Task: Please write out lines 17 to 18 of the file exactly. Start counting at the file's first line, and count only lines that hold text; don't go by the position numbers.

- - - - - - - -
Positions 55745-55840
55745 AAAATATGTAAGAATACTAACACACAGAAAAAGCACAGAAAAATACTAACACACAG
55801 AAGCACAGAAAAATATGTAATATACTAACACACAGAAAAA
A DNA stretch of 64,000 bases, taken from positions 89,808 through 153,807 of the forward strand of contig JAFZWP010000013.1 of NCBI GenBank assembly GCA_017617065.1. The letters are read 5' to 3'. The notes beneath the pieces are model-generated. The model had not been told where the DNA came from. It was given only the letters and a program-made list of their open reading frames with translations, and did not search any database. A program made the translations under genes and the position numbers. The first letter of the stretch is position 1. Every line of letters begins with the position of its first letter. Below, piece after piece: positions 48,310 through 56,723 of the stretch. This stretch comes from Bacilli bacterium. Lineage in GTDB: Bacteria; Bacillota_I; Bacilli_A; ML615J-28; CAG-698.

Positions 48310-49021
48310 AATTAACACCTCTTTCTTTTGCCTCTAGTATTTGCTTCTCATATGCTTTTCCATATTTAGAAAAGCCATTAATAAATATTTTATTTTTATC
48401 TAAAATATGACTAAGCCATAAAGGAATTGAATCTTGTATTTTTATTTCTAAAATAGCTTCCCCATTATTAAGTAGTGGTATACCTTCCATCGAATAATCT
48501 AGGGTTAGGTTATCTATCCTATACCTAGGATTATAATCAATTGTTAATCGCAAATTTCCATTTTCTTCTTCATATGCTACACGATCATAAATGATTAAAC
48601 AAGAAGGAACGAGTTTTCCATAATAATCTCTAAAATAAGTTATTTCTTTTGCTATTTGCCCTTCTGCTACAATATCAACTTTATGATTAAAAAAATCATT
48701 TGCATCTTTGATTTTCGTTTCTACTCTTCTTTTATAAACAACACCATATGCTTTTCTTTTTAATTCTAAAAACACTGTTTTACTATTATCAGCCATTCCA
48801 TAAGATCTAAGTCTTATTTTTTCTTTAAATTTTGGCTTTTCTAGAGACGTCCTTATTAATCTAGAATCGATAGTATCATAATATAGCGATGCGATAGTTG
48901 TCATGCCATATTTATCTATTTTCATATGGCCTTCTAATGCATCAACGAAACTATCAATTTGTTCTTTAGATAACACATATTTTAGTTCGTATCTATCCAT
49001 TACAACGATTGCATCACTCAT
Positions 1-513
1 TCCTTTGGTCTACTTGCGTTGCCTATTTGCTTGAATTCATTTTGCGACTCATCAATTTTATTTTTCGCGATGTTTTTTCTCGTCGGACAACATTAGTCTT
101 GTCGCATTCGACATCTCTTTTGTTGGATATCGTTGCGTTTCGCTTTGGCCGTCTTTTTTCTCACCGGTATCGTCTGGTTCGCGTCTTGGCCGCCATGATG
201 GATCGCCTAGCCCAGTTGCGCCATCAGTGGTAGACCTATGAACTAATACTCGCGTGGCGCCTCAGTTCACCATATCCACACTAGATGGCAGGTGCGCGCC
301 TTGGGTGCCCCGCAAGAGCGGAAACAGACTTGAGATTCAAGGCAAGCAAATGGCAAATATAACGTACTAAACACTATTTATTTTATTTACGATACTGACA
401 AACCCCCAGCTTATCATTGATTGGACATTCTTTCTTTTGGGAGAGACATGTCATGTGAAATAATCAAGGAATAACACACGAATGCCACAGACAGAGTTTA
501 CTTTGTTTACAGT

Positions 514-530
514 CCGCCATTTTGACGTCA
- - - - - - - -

201 GATCGCCTAGCCCAGTTGCGCCATCAGTGGTAGACCTATGAACTAATACTCGCGTGGCGCCTCAGTTCACCATATCCACACTAGATGGCAGGTGCGCGCC
301 TTGGGTGCCCCGCAAGAGCGGAAACAGACTTGAGATTCAAGGCAAGCAAATGGCAAATATAACGTACTAAACACTATTTATTTTATTTACGATACTGACA